headland more than 100 feet in height lust be
yond which towered an isolated crag ot equal
tbe main cliff bv
soma mighty convulsion agea ago. This I
climbed at tbe risk ot my neck one afternoon,
only to find that the natural bridge ot rock by
which I had reached it had been covered by
tbe rising tide, and that my retreat was cut
A Thrilling Escapr.
So there I was, CO feet up a dangerous preci
pice, on a ledge just wide enough for me to
stand on, with a raging sea below, and a com
ing storm blackening the horizon, which, as I
well knew, would whirl me off my perch like a
feather into the roaring waves beneath. My
sole remaining chance of life was one from the
thought of which I instinctively shrank, viz.,
to leap across the hideous chasm that sepa
rated me from the main cliff and alight upon
the nearest ledge of the latter. It was indeed
a fearful risk, which nothing short ot tbe
prospect of certain death could have nerved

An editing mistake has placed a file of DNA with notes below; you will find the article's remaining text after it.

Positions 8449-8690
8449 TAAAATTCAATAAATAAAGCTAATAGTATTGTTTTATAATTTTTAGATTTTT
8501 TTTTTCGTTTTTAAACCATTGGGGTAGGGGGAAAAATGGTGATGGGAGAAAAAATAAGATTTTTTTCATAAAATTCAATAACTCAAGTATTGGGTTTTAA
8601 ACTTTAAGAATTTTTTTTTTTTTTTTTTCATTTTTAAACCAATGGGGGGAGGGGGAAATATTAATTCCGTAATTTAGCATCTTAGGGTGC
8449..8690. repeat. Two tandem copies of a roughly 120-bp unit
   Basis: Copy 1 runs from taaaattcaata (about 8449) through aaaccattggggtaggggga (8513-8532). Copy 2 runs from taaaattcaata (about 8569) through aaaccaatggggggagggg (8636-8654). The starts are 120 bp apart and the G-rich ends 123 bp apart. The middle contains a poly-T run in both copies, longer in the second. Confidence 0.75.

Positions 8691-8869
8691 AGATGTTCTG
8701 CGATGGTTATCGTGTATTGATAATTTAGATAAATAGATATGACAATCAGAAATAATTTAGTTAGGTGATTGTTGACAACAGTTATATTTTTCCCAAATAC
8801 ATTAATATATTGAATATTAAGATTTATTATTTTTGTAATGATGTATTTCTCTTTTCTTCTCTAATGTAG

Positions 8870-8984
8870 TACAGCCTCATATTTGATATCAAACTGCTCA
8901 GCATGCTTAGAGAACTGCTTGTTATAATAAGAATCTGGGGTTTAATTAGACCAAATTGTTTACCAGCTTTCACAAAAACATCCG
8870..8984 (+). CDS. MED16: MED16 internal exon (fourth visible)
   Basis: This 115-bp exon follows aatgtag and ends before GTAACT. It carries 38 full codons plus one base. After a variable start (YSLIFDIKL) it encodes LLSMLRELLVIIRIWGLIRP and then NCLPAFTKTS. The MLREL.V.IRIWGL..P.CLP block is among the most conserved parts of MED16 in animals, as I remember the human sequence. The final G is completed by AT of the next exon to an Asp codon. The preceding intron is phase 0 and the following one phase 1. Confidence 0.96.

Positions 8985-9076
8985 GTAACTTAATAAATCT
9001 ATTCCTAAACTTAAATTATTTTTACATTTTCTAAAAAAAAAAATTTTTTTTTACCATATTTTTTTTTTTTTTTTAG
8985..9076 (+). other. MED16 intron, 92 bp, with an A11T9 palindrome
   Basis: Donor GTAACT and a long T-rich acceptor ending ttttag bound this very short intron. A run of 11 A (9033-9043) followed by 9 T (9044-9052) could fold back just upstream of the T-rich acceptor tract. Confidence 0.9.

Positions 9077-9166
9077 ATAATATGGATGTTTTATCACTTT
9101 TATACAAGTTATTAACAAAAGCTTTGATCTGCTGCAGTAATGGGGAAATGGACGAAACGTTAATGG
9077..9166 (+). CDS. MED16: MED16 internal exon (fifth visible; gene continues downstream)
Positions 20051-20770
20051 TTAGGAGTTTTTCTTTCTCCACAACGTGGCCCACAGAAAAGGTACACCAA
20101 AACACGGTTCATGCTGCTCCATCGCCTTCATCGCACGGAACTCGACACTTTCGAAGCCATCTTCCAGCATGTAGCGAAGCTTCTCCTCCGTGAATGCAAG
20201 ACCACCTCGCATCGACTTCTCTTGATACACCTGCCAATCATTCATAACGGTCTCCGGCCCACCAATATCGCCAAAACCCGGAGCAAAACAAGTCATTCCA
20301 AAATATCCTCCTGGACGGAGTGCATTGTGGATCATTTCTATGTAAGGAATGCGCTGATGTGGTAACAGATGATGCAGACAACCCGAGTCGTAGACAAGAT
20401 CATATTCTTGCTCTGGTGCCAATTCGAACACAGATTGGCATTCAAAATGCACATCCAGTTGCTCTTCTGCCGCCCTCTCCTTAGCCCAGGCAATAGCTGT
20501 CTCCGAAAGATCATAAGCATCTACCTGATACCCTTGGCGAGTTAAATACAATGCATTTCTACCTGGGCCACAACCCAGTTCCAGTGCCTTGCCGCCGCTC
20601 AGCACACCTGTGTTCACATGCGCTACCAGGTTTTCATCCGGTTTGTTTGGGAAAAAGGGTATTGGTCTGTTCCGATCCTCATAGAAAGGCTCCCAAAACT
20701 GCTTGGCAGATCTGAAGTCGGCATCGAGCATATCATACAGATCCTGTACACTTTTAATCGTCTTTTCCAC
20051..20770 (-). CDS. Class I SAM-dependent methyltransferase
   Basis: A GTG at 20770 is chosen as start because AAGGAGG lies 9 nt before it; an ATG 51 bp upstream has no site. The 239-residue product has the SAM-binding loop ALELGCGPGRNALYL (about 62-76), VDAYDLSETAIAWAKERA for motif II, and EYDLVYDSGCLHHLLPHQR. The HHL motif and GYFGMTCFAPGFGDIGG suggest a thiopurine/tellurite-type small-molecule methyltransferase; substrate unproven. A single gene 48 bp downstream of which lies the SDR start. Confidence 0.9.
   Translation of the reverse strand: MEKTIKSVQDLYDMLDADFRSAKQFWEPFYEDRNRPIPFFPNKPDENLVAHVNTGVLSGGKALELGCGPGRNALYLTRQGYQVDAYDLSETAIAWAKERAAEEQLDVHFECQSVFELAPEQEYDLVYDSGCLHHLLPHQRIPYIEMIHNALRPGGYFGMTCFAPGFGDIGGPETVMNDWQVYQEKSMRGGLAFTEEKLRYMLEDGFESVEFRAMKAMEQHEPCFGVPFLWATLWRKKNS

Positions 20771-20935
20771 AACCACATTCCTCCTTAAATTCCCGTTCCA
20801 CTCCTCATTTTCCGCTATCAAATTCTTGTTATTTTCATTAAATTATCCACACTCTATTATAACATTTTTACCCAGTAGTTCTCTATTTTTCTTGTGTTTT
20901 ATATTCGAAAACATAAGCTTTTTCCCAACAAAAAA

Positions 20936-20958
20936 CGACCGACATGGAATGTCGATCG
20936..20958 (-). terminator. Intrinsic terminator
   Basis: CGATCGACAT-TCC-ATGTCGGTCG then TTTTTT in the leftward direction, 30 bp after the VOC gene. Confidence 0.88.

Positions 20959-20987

any man to race, xne leap was a wide one, the
shelf on which I stood barely large enough to
give me space for a spring, and tbe ledge on
which I meant to alight was so narrow and
slippery as to make it an even chance whether
I tailed to reach it at all. or reached it only t
fall back into tbe dreadful gulf below. Bnt I
knew that every moment of hesitation would
only make matters worse, and that my only
chance was to risk the leap before my nerves
gave way altogether. I clinched my teeth and
sprang out into the empty air, and the next
moment I was safe on the opposite ledge.
' So far so good; but even now my troubles
were only just beginning. Far below me
roared tbe chafing sea, and high above me
towered a grim precipice, wbich I bad always
heard spoken of as absolutely unscalable. To
all appearance there was no going either up or